Interpol denied 646 red notice requests from Turkey since failed coup - interior ministry
International police organisation Interpol has rejected 646 red notice requests by Turkey since a failed coup attempt in July 2016, the country’s deputy Interior Minister İsmail Çataklı said on Wednesday, slamming the organisation for failing to cooperate with Turkey in its fight against terror.
A total of 462 of those notices, which alerts police worldwide about internationally wanted fugitives, were requested for people suspected of membership in the Gülen movement, a religious group led by U.S.-based cleric Fethullah Gülen, who Ankara accuses of orchestrating the coup. The Turkish government designates the Gülen movement a terrorist organisation.
Another 115 red notices were requested for alleged members of the outlawed Kurdistan Workers Party (PKK), which has waged three-decades-long insurgency for Kurdish self-rule in Turkey. The PKK is designated a terrorist organisation by Ankara, the EU and the United States.
Meanwhile, 66 of the notices requested for suspected members of the Islamic State (ISIS) to date have been granted, CNN Türk quoted Çataklı as saying.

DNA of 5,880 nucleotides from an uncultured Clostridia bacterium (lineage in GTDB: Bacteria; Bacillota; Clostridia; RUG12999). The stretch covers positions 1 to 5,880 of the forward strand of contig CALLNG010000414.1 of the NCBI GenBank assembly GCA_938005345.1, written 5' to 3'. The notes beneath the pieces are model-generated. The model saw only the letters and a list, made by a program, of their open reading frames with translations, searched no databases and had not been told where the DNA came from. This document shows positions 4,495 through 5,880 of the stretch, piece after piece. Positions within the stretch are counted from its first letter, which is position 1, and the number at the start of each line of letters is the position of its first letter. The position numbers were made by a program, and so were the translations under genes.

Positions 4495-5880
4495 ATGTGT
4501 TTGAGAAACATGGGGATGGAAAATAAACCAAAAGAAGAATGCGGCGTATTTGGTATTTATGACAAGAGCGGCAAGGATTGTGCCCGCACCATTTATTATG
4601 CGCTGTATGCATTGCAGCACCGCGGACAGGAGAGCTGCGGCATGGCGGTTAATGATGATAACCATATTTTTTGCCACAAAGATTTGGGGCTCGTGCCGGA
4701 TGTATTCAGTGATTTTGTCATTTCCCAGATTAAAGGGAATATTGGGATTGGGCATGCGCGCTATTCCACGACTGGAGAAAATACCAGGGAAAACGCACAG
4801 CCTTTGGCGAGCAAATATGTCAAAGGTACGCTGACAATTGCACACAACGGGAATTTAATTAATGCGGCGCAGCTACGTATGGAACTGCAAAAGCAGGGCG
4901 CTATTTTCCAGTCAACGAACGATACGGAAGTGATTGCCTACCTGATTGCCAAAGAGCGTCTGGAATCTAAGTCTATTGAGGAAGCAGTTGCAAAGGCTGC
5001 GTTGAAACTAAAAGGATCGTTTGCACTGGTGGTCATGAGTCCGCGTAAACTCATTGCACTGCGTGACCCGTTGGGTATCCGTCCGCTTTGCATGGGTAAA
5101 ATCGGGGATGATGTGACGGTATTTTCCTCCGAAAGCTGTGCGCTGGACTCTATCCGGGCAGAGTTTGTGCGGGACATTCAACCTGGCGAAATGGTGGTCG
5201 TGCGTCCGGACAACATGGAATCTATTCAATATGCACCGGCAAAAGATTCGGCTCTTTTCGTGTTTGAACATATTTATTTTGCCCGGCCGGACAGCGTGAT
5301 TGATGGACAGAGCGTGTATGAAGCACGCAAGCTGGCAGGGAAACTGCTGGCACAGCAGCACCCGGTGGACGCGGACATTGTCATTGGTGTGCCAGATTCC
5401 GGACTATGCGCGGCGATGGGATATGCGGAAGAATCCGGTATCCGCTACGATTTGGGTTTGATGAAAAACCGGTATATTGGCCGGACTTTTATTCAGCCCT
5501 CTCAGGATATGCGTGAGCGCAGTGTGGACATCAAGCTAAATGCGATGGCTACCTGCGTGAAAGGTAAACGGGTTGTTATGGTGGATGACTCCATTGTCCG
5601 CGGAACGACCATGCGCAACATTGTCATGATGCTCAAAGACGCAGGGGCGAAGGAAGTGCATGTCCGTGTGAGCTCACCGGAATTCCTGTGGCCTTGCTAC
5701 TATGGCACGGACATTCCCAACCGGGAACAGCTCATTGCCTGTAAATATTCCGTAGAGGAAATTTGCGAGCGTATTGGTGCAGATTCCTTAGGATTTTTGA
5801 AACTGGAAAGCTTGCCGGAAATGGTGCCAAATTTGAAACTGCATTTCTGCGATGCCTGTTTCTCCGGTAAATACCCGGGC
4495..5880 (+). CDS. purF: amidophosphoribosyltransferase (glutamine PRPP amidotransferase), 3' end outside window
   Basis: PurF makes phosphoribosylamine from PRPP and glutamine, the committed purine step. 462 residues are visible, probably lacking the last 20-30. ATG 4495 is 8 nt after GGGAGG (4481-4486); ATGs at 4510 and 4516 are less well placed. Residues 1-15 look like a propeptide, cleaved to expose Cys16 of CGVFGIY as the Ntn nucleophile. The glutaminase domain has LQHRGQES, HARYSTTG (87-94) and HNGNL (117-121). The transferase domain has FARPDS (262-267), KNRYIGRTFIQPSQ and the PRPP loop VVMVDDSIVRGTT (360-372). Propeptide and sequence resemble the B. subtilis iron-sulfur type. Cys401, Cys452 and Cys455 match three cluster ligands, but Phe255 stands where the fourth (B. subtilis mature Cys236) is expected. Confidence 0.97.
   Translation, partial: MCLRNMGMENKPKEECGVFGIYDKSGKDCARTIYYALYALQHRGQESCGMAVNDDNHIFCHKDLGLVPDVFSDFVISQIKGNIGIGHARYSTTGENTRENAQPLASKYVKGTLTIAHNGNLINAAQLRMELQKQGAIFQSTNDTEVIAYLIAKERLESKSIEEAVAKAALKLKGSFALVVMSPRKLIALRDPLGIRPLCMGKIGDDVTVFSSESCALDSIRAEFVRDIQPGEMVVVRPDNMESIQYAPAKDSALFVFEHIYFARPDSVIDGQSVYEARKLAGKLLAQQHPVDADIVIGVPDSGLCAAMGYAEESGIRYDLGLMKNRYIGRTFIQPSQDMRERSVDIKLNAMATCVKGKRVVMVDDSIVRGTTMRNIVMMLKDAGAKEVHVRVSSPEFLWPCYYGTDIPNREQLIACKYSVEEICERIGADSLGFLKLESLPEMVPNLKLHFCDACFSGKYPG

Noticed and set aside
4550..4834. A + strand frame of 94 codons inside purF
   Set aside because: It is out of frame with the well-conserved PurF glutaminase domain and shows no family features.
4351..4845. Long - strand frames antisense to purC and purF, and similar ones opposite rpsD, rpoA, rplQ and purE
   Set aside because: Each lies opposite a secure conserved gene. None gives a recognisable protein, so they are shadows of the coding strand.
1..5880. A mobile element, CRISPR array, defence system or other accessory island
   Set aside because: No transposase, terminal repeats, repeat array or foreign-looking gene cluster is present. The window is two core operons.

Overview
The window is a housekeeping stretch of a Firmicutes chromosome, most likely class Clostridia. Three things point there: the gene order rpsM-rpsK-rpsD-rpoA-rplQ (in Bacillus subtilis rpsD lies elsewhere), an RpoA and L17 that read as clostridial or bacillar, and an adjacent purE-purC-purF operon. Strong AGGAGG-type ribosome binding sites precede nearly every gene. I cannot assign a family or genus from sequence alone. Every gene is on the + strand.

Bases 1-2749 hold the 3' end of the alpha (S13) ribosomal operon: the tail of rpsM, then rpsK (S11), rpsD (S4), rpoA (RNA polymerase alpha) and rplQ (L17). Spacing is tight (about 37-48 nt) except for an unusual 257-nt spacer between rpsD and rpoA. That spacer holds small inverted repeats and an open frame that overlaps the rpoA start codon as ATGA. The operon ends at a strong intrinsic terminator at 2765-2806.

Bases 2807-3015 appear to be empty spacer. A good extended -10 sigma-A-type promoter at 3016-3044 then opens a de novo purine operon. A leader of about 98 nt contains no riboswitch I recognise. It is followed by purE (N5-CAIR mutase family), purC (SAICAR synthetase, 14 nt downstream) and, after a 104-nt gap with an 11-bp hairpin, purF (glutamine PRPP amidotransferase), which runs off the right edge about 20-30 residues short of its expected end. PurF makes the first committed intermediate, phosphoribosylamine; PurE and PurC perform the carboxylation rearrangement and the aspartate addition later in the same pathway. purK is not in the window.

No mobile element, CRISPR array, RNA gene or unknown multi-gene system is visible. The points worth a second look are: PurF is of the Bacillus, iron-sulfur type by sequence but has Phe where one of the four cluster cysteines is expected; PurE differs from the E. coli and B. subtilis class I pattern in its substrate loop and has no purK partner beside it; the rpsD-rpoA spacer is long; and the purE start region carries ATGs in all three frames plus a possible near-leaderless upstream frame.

“This shows that Interpol differentiates between terrorist organisations and leaves Turkey alone in its struggle against terror,’’ Çataklı said.
Çataklı said that Turkey had banned 76,818 people suspected of ISIS membership from entering the country and deported another 7,643 over the same concern.
The figures arrive as a Turkish military operation launched last month in northeast Syria targeting Kurdish forces has sparked concerns about the resurgence of ISIS.
Tens of thousands of imprisoned ISIS fighters and their families are being held in detention camps in northern Syria. U.S.-backed Kurdish forces which previously policed the camps have withdrawn from the region.
Turkey is frequently accused of using Interpol’s vast reach and lack of oversight seeking arrests of dissidents, journalists, and other perceived enemies.